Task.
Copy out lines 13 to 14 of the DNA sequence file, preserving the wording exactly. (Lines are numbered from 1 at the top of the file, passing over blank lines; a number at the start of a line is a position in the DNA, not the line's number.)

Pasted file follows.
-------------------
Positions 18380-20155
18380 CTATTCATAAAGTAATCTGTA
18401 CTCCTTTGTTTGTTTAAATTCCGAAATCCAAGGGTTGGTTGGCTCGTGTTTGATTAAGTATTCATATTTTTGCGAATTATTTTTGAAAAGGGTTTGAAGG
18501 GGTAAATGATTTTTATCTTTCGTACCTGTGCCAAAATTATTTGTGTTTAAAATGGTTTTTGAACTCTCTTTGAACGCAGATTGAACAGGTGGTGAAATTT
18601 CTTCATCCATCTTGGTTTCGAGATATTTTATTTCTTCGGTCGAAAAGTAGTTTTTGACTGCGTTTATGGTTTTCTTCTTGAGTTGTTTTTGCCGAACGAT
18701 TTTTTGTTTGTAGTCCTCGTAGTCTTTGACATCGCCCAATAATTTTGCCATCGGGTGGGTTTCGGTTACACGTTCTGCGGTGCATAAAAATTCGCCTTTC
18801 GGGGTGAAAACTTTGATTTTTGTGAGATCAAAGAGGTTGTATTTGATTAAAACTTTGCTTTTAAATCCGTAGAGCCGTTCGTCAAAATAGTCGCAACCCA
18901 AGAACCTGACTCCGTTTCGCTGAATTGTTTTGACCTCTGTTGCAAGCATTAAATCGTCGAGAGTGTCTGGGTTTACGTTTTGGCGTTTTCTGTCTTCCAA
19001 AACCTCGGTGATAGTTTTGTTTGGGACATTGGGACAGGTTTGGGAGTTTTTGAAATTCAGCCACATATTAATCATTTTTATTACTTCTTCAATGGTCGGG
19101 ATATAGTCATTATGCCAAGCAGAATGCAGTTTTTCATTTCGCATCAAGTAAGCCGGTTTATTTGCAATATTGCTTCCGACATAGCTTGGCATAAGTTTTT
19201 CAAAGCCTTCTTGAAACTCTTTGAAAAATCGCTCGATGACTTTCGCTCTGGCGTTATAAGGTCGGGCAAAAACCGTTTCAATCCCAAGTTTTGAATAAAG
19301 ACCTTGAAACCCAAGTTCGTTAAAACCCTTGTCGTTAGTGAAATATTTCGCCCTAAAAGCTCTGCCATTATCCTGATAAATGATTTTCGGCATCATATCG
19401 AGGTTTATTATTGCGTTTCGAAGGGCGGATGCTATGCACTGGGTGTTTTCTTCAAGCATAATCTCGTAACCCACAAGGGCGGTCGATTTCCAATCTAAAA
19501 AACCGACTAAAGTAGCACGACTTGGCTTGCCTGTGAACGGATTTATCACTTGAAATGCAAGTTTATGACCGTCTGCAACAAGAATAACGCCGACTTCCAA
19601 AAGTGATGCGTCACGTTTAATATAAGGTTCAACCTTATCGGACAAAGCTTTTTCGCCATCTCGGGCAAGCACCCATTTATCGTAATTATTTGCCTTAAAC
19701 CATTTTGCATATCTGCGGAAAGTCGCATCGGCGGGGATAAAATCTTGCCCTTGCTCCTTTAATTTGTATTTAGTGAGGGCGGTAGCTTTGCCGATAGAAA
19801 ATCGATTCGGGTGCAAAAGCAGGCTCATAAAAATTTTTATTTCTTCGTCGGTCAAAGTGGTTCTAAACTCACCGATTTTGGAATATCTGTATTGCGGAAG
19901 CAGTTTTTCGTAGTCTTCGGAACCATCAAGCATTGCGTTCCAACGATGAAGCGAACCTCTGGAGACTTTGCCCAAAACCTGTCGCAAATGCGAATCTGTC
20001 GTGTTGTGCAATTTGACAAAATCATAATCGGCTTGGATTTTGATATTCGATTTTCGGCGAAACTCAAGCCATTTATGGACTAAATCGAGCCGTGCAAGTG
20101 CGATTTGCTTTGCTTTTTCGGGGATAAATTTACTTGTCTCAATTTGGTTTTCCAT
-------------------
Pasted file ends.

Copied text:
19401 AGGTTTATTATTGCGTTTCGAAGGGCGGATGCTATGCACTGGGTGTTTTCTTCAAGCATAATCTCGTAACCCACAAGGGCGGTCGATTTCCAATCTAAAA
19501 AACCGACTAAAGTAGCACGACTTGGCTTGCCTGTGAACGGATTTATCACTTGAAATGCAAGTTTATGACCGTCTGCAACAAGAATAACGCCGACTTCCAA